Is This the Quirkiest Rangefinder Camera Ever Made? A Look Back at the Polaroid SX-70

The Polaroid SX-70 has got to be one of the most innovative rangefinder cameras ever created. Photographer Willem Verbeeck gives you a short video that explains some of its idiosyncrasies and why you might want to pick up on from your local second-hand camera store.

Back in the mid-1970s, Polaroid sold 700,000 SX-70s in the first two years of its release, despite the body costing the equivalent of $1,100 in today’s money, with film setting you back $42 for a mere ten pictures.

The company name Polaroid now describes a Dutch company that was founded in 2008, previously called Polaroid Originals, and prior to that, Impossible Project. The shift to just “Polaroid” came just a few months ago and thanks to its hard work, stock is now very easy to get hold of. You can buy a pack of 8 exposures from B&H Photo for $18.99 and you can also grab yourself an SX-70 refurbished by Polaroid for $389.99.

Verbeeck might well be right by suggesting that the instant film takes an entire day to develop fully. Some users have taken to manipulating the print while the emulsion is still soft, creating an effect that’s not too dissimilar to an impressionist painting.

Do you have an SX-70? Did you own one back in the 70s? Leave a comment below and let us know your thoughts on this quirky camera.

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Edward Crim's picture

Dear Andy,

You'd best correct your headline, ASAP, for the SX-70 is most definitely NOT a rangefinder camera, it is a true Single Lens Reflex.

Mike Ditz's picture

Hmmmm. Both? How can it be both? The ad calls it the only folding single lens reflex camera.

Andy Day's picture

It has a rangefinder mirror.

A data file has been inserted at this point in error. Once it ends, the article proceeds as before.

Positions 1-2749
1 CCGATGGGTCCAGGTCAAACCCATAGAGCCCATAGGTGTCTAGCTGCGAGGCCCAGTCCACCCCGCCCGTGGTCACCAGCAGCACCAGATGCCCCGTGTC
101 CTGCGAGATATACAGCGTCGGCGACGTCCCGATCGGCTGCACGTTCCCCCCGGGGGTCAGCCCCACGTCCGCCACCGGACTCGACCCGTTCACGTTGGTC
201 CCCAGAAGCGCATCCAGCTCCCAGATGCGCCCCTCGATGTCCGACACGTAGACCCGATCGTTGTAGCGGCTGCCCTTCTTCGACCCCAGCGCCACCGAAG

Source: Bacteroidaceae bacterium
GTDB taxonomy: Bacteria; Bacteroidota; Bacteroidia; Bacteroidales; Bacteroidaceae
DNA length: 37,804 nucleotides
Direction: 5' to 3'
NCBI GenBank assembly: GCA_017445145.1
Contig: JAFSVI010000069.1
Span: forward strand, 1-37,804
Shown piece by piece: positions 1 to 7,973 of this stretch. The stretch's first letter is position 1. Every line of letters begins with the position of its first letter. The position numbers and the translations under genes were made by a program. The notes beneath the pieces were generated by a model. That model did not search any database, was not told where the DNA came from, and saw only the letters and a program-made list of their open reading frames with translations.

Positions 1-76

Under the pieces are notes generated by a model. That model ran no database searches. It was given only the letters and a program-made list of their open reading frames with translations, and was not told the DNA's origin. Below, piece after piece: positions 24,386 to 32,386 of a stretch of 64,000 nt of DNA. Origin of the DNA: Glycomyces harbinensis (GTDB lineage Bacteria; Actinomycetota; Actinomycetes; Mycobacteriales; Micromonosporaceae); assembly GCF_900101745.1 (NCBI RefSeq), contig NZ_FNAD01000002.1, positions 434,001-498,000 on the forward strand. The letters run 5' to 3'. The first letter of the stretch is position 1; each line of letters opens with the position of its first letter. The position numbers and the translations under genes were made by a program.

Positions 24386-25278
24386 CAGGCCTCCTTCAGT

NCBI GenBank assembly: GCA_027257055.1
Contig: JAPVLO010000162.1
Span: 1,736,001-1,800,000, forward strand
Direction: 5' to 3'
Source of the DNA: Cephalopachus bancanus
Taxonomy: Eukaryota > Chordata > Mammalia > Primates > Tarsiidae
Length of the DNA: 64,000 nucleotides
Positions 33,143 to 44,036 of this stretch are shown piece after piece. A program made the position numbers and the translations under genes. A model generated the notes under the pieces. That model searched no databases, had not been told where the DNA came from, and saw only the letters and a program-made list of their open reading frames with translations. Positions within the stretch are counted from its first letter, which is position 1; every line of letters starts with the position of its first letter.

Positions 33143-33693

Steven Meyer-Rassow's picture

The SX-70 is a SLR camera, not a rangefinder. It uses a split image prism finder, sometimes referred to as 'split image rangefinder'. This must not be confused with the coincident rangefinder, fitted to most rangefinder cameras. Another example: A canon AE-1 program uses a similar split image rangefinder microprism, but it too is of course is a SLR, not a rangefinder.

Mihnea Stoian's picture

most manual focus SLR cameras have this - it's that split circle in the middle that allows for precise focus.

O S's picture

Yeah, I have one in mint condition. Shame the film exposures from Impossible are just......... SHIT.

Mike Ditz's picture

I have a couple and they are even more hit or miss than they were when new. Back then the good / bad ratio was about 80:20 now it's 20:80 about $3 per shot...

Mihnea Stoian's picture

I get about 7/8 good shots out of a pack. The BW ones are the best, I find. There's some guys that are modding it to get shutter speed control at

Jonathan Adams's picture

Back when the iPhone 4 came out I read a quote from Steve Jobs and his admiration of Edwin Land the creator of the Polaroid camera. I then noticed a similarity in design and created this to compare.